Tuesday, September 18, 2012

Canyonlands National Park

Canyonlands National Park encompasses 337,598 acres west of Moab, Utah. Park visitors can choose to visit either the Island in the Sky section to the north or the Needles section to the south (see map). Because of its proximity to Moab -- which is our base camp at this time -- we elected to visit the Island in the Sky.

We left Moab heading north on US 491, a beautiful 4-land highway. On the north edge of town, we crossed the Colorado River and began climbing immediately. Moab sits at an elevation of 4,026 ft, making it our lowest elevation since we left Texas several weeks ago. As we left Moab, we passed Arches National Park on our right; we will visit that park later this week.

A few miles north of Moab, State Highway 313 turns west and winds its way through a narrow canyon.

Highway 313 looking west into its canyon, just after leaving US 491

The highway began working up the canyon soon after. One of our first stops was to view two buttes, the Monitor and the Merrimac, named for the two ironclad ships that engaged in battle during the War Between the States. The buttes are said to resemble the ships.

The Merrimac and the Monitor tower 600 feet above their sandstone bases

Just south of the Visitor Center is an area appropriately called The Neck. An overlook affords a great view of the canyon country to the east, including Shafer Canyon.
Road descending into Shafer Canyon
One of the draws to the park for many adventurists  is riding the dirt roads in jeeps and other off-road type vehicles. If you look carefully at the picture above, you'll see at least 2 vehicles in the picture descending the road into the canyon.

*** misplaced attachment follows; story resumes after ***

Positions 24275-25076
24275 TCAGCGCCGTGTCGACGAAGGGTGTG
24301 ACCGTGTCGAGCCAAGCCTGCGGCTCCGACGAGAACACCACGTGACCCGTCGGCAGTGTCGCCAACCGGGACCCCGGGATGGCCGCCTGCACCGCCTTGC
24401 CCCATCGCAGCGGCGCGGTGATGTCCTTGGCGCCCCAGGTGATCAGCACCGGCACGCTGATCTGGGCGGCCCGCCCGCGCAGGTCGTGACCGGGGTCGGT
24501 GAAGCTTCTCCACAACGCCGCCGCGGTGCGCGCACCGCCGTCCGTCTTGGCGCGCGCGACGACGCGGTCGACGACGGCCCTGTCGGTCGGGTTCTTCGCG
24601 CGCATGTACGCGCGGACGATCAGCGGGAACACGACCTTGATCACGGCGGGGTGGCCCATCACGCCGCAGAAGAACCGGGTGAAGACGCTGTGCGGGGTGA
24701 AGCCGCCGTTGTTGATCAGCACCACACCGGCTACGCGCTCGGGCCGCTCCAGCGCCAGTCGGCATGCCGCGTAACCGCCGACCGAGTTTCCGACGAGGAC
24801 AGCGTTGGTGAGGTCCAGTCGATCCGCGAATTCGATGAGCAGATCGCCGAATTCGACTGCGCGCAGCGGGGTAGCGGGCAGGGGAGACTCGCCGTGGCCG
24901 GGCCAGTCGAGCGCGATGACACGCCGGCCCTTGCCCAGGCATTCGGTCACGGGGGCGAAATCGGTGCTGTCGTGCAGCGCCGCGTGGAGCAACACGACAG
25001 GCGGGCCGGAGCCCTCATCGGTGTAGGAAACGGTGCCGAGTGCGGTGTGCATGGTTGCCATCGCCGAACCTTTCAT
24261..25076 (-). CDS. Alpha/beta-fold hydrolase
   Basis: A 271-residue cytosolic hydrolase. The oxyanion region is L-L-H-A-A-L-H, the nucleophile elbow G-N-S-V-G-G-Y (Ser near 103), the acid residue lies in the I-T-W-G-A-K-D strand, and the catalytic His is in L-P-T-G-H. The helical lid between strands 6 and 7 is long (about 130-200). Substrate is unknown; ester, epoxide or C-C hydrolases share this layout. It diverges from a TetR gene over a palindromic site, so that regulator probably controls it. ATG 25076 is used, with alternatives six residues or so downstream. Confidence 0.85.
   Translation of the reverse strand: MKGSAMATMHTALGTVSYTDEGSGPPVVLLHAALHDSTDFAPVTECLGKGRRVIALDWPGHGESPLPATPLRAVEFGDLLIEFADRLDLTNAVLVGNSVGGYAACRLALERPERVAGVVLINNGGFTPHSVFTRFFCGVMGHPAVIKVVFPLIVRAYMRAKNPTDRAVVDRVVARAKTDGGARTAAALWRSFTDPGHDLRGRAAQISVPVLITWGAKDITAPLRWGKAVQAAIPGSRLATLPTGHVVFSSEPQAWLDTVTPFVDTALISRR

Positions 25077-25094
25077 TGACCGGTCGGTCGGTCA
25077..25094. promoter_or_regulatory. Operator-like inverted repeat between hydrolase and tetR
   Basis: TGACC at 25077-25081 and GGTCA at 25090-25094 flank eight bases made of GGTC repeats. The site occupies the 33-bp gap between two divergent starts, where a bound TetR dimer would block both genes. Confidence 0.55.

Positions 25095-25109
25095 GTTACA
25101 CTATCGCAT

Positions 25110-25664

Shafer Canyon
A few miles south of Shafer Canyon is Mesa Arch. To view the arch, you must take a short hike, but it is well worth the effort.

Our first glimpse of Mesa Arch; La Sal Mountains in the left background.
View of the canyons through Mesa Arch

At the southernmost tip of Island in the Sky is a place called Grand View Point. This point overlooks the confluence of the Colorado River and the Green River. It is these rivers that carve the Island in the Sky.

Imagine an arrow head with the tip pointing south. Visitors to the Island in the Sky arrive from the top of the arrow head after a gentle climb up to the top of the mesa. On the east is the Colorado River and its tributaries carving away the sandstone country. On the west is the Green River and its tributaries carving away the sandstone country. They converge at the tip of the arrow. Over the eons, the mesa or plateau has eroded except for the area known today as the Island in the Sky. So, you literally have a mass of land that is an island in the center of all these canyons. On the mesa top, the land is gently rolling with pretty good grass. Below, the country is rough and broken, strewn with rocks and boulders.

From the Grand View Point, you can scan the confluence of the two rivers, but you can't actually see the river beds -- at least, I couldn't. Just to the west of the confluence is the area known as The Maze.

I believe this is Monument Basin, near the confluence of the two rivers.
Looking south towards the Maze from Grand View Point. It's a vast country.

From the Green River Overlook farther west in the park, we were able to actually see the Green River.

The Green River
We stayed strictly on paved roads during our visit, and we only took the hikes labeled "easy". To fully visit the park, you need at least one full day in each section. To really see some country, you would need to take more adventurous hikes or use an off-road vehicle to get down into the canyons.

The highest point in the park we visited was Buck Canyon Overlook at 6,240 ft, putting it at more than 2,000 feet higher than Moab, which is at the level of the Colorado River. This height difference provides some great views. I took many more pictures than I posted here, but I've tried to select those that best represent the park. This is big country, and I do not think the pictures do the park justice. For every good picture I took, there are hundreds more waiting to be snapped.








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